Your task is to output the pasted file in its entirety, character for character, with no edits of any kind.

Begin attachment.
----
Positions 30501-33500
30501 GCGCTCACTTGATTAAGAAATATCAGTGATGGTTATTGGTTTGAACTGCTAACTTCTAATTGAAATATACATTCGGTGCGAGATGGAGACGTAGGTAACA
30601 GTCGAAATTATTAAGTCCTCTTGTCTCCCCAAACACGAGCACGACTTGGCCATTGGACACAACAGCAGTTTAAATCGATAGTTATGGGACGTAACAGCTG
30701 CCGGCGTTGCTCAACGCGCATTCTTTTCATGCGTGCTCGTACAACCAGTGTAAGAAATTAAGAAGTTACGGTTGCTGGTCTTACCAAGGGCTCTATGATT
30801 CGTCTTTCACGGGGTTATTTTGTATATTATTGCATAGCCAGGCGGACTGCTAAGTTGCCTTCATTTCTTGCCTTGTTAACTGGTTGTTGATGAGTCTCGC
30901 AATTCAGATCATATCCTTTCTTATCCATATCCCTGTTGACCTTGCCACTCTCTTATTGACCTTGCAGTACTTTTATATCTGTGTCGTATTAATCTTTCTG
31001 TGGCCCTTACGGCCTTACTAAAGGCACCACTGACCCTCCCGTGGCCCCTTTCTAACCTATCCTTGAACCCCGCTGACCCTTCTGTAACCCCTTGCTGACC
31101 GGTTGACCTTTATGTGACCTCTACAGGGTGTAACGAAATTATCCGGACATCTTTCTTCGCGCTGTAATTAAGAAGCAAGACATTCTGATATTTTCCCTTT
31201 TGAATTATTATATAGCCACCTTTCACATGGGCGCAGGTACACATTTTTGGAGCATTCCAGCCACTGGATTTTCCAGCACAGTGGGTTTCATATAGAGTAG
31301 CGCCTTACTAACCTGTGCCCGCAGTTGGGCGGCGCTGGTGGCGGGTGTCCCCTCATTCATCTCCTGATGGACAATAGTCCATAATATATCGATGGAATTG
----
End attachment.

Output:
Positions 30501-33500
30501 GCGCTCACTTGATTAAGAAATATCAGTGATGGTTATTGGTTTGAACTGCTAACTTCTAATTGAAATATACATTCGGTGCGAGATGGAGACGTAGGTAACA
30601 GTCGAAATTATTAAGTCCTCTTGTCTCCCCAAACACGAGCACGACTTGGCCATTGGACACAACAGCAGTTTAAATCGATAGTTATGGGACGTAACAGCTG
30701 CCGGCGTTGCTCAACGCGCATTCTTTTCATGCGTGCTCGTACAACCAGTGTAAGAAATTAAGAAGTTACGGTTGCTGGTCTTACCAAGGGCTCTATGATT
30801 CGTCTTTCACGGGGTTATTTTGTATATTATTGCATAGCCAGGCGGACTGCTAAGTTGCCTTCATTTCTTGCCTTGTTAACTGGTTGTTGATGAGTCTCGC
30901 AATTCAGATCATATCCTTTCTTATCCATATCCCTGTTGACCTTGCCACTCTCTTATTGACCTTGCAGTACTTTTATATCTGTGTCGTATTAATCTTTCTG
31001 TGGCCCTTACGGCCTTACTAAAGGCACCACTGACCCTCCCGTGGCCCCTTTCTAACCTATCCTTGAACCCCGCTGACCCTTCTGTAACCCCTTGCTGACC
31101 GGTTGACCTTTATGTGACCTCTACAGGGTGTAACGAAATTATCCGGACATCTTTCTTCGCGCTGTAATTAAGAAGCAAGACATTCTGATATTTTCCCTTT
31201 TGAATTATTATATAGCCACCTTTCACATGGGCGCAGGTACACATTTTTGGAGCATTCCAGCCACTGGATTTTCCAGCACAGTGGGTTTCATATAGAGTAG
31301 CGCCTTACTAACCTGTGCCCGCAGTTGGGCGGCGCTGGTGGCGGGTGTCCCCTCATTCATCTCCTGATGGACAATAGTCCATAATATATCGATGGAATTG